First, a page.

After all of the effort and progress that has been made to bring about equality for boys and girls, one would think that the two genders would appear equal in attitudes and actions on most topics. That's not the case when it comes to sex.

The Kaiser Family Foundation and Seventeen Magazine conducted a survey exploring perceptions of gender roles among teens. Of 512 teens ages 15 to 17 surveyed, more than a third said there is a double standard for boys and girls. Teens are deciphering and dealing with many mixed messages about sex. They sense differences in sexual attitudes, expectations and rules between genders.

According to the survey, 9 in 10 teens said it is good for a girl to be a virgin. About the same number (91 percent) of teens said girls get bad reputations for having sex. However, 78 percent of teens said girls often lose their boyfriends because they won't have sex.

About 77 percent of teens responded that it is good for a boy to be a virgin. But only about half said that a boy would lose a girlfriend because he says no to sex. When a boy does have sex, only 4 out of 10 teens said he would get a bad reputation.

These double standards and confusing messages about sex add to the pressure of a teen's decision-making. Consider that 87 percent of teens said girls feel a lot or some pressure from boys to have sex, while only about half of the teens said boys feel pressured by girls to have sex. However, 67 percent of boys said they are feeling pressure from other boys to have sex with girls.

The study found that 69 percent of teens agreed that it is the girl who usually says no to sex. Most teens said it is usually the boy who brings up the idea of having sex. This may be a result of differing expectations of boys and girls in relationships. When asked how long teens usually date someone before having sex, 28 percent of boys said a month or less. (This was the highest percentage out of the five time frames.)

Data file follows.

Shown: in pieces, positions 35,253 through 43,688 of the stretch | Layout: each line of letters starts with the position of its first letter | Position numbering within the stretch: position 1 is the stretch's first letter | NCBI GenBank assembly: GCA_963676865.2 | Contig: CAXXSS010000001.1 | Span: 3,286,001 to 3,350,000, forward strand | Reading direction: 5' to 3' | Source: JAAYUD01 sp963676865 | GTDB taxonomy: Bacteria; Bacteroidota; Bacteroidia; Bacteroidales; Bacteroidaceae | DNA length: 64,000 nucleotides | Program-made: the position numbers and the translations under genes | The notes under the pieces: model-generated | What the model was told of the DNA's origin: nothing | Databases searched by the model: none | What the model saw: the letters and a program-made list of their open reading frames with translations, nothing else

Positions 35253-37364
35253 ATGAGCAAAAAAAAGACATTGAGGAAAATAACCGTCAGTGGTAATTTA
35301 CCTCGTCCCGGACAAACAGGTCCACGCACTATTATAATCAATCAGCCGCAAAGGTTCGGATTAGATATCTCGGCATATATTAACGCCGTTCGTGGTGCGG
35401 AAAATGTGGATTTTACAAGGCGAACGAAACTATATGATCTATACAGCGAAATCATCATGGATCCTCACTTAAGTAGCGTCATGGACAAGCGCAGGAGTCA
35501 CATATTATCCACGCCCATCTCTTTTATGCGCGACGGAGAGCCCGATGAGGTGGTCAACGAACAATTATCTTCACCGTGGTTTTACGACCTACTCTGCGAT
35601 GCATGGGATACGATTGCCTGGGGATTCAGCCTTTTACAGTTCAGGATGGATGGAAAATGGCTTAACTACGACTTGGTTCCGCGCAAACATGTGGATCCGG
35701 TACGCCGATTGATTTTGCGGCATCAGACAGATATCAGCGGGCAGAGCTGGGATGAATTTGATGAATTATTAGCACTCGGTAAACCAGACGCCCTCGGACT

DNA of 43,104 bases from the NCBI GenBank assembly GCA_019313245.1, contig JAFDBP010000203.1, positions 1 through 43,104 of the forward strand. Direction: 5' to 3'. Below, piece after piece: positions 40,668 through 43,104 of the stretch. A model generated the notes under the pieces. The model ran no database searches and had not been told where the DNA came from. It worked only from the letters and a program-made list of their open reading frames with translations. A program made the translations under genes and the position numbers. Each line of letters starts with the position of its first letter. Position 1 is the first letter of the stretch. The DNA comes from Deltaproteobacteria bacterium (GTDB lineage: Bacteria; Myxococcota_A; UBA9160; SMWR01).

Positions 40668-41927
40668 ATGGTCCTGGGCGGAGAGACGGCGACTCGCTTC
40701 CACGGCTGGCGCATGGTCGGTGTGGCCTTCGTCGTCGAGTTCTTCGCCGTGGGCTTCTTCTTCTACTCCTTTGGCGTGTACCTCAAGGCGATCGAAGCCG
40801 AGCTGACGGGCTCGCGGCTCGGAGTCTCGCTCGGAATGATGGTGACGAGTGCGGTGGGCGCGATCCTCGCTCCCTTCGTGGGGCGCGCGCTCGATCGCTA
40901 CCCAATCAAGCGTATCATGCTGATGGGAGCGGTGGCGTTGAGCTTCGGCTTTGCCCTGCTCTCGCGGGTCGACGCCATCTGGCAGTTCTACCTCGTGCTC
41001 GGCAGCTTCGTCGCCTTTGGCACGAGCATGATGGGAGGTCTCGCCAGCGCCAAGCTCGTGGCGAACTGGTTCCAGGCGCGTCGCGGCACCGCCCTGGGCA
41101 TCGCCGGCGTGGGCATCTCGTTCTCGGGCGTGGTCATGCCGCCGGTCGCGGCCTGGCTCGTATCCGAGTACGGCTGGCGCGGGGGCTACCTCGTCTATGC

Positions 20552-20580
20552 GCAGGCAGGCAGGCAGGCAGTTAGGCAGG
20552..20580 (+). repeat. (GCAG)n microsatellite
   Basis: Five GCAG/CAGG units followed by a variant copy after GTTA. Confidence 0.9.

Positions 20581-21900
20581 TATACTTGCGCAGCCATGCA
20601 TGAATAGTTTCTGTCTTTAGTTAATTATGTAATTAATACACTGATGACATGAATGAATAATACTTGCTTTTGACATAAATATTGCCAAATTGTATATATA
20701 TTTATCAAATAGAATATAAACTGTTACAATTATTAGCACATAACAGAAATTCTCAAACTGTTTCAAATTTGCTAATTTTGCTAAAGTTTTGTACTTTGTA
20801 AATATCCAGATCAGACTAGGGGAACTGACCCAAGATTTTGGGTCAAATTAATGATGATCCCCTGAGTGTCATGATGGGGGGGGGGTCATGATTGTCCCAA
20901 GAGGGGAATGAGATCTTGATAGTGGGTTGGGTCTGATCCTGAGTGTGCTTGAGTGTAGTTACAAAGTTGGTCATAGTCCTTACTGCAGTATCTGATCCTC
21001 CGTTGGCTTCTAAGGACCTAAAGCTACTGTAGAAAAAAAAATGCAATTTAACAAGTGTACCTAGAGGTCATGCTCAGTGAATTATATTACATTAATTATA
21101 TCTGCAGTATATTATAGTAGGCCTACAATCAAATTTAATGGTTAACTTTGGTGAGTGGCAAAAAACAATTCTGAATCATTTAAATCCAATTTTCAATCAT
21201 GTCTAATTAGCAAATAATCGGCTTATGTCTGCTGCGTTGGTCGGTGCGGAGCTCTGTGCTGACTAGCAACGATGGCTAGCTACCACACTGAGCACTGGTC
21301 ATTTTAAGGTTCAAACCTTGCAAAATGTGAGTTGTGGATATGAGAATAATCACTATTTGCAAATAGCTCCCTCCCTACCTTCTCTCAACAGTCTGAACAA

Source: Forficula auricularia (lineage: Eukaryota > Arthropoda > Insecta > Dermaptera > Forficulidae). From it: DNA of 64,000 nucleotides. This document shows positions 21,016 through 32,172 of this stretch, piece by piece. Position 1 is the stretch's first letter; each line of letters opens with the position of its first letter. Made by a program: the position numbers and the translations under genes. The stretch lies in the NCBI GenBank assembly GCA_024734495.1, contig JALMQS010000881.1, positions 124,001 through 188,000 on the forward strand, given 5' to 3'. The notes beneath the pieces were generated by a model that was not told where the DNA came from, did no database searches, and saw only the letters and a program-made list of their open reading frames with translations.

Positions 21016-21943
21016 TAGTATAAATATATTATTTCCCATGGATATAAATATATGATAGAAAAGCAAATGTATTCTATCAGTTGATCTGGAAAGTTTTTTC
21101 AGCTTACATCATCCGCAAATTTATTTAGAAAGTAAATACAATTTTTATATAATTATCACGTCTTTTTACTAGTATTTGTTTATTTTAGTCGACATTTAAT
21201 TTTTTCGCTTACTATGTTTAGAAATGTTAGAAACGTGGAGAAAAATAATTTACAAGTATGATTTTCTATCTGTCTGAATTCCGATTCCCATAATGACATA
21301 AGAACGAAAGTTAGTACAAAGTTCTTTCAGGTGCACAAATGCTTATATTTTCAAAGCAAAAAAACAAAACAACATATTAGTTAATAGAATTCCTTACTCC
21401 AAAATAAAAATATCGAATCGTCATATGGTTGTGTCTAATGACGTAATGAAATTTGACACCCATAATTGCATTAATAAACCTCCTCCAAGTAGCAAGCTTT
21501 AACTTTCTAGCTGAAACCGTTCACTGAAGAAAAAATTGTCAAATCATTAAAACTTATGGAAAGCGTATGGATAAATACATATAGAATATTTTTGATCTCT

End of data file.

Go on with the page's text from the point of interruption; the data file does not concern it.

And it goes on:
One interesting fact from the study not published in the January 2003 issue of Seventeen was that 91 percent of the teens said that most people have sex before they are really ready.

The study is a challenge for parents to set a higher standard for their teen, one that is the same for boys and girls and is based on God's standard of morality. Christian pro-family counselors suggest that parents take a stand with their teenagers by teaching expectations about sex and purity. Expectations should be consistent with all teenagers in the home. The study found that 85 percent of the teens agreed that parents' expectations differ for boys and girls.

Experts like Josh McDowell and James Dobson say that purity should be modeled in the home. McDowell, an internationally known speaker and author of the book "Why True Love Waits," says, "One of the greatest securities of a child comes from the love of the parents for each other. Young people today are longing for relationships that will last. They are crying out for role models of men and women who have it together -- in love, marriage, sex, and family.... One of the greatest things parents can do for their children is to love one another and let their children know it."

McDowell writes that if he had to narrow it down to just one reason why kids get involved in premarital sex, it would be because of inattentive parents. "Adolescents who receive warmth, love, and caring from parents," he writes, "and whose parents openly disapprove of adolescent premarital sex and contraception, are less likely to become sexually active."

A Gallup survey indicates that parents seem to have more influence than peers when teens are faced with the decision of whether to have sex. Communication between parents and teens is essential, going beyond "The Talk." Ideas for creative ways to communicate can be found at the True Love Waits website at www.lifeway.com/tlw/par_tips.asp.

 

Adapted from the article, "Sex Smarts for Teens: Help your teen fight the double standard" in the October issue of Living With Teenagers, a magazine published by LifeWay Christian Resources. Subscription information can be obtained by writing the editor at: LWT@lifeway.com.